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U.S. Admits Turning Blind Eye To Allied Arms Shipments To

By John Pomfret and David B. Ottaway
The Washington Post
WASHINGTON

Arms smuggling to Bosnia and Croatia was larger and more complex than the shipments from Iran and Turkey recently acknowledged by the Clinton administration, and involved such U.S. allies as Pakistan, Malaysia, Saudi Arabia and Argentina, according to U.S. and Bosnian officials.

U.S. officials learned in 1992 than Iran had opened a smuggling route to Bosnia with the assistance of Turkey, two years before a controversial decision by President Clinton to give Croatia a diplomatic "green light" for the shipments, national security adviser Anthony Lake said Friday. Bosnian government officials said that by 1993, arms or money for arms purchases also were being supplied through the Turkish pipeline by Saudi Arabia, Malaysia, Brunei and Pakistan, and that other weapons shipments came from Hungary and Argentina.

U.S. officials knew of most of the arms shipments but took no action, despite Clinton's public support for a United Nations-sponsored arms embargo against Bosnia, Croatia, and the other nations of the former Yugoslavia. That policy marked a break with the Bush administration, which strongly protested when an Iranian plane flew into Zagreb in September 1992 with 4,000 assault weapons, prompting Croatia to impound the cargo.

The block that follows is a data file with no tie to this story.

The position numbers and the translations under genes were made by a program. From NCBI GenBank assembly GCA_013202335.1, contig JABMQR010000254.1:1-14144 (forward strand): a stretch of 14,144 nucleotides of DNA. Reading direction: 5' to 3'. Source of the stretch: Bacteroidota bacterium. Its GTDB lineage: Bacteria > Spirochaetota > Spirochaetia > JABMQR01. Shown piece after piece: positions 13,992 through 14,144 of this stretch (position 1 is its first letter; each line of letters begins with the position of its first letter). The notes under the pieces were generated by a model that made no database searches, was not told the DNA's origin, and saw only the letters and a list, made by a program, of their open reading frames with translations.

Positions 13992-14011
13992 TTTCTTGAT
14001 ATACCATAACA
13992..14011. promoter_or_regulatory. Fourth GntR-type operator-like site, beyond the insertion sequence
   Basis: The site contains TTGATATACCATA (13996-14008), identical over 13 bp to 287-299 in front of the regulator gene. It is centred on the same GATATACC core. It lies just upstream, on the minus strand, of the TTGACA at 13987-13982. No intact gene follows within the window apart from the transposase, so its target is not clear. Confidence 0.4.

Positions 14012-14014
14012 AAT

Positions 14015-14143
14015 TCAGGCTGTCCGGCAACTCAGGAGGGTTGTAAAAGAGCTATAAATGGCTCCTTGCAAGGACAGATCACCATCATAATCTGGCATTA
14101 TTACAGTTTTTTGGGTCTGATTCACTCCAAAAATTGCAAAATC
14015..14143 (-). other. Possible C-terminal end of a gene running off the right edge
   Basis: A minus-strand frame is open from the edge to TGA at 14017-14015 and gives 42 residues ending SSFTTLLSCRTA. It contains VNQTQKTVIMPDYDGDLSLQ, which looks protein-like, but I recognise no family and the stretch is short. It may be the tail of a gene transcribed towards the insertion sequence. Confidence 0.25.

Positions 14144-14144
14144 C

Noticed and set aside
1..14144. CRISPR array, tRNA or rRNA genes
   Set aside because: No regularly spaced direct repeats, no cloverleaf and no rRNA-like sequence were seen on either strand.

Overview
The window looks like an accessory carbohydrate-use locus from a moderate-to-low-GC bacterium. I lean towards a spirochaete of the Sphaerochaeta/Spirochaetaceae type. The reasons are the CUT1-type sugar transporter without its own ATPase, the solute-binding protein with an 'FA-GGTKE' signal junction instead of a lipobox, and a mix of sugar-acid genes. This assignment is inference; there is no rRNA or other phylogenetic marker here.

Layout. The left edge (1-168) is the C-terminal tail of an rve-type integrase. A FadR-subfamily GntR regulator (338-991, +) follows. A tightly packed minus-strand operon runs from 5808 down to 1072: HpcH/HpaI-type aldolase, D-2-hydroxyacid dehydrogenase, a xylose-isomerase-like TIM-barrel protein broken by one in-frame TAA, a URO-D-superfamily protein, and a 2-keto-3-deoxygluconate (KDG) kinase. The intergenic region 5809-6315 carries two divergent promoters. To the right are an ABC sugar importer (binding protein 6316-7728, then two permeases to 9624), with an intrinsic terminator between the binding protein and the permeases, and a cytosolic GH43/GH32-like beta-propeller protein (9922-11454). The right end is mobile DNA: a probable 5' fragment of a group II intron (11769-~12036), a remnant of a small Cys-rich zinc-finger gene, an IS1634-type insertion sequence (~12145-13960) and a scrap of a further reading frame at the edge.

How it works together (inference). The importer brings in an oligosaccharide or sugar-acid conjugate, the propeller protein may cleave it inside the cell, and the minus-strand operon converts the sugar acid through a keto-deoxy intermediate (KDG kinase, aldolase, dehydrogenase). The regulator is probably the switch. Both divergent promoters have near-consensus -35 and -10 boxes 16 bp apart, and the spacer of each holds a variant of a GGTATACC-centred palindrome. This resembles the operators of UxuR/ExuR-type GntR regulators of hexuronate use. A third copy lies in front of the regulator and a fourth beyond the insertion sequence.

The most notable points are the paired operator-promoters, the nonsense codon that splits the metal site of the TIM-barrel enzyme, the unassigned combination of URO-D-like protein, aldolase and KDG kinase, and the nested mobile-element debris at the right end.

Administration officials have said that no covert action was taken to support the weapons smuggling, and that U.S. actions amounted to turning a blind eye to the shipments. But several congressional committees, including a House select committee named Friday, are now investigating the arms smuggling and Clinton's decision in April 1994 to have U.S. envoys tell Croatian President Franjo Tudjman that the United States did not object to the shipments. Republicans have charged that the administration allowed Iran to gain a foothold in the Balkans by not opposing the shipments and plan to investigate whether U.S. officials in the region may have taken direct action to encourage or facilitate the smuggling.

Bosnian officials said the Balkan arms smuggling pipeline took shape during 1992, six months after war erupted in Bosnia between the Muslim-led government and rebel Serbs, who were backed by forces and supplies from neighboring Serbia. During a visit by Bosnian President Alija Izetbegovic to Tehran last October, Bosnian sources said, an agreement was worked out to open a weapons supply route to the Muslim-led government in Sarajevo through neighboring Croatia.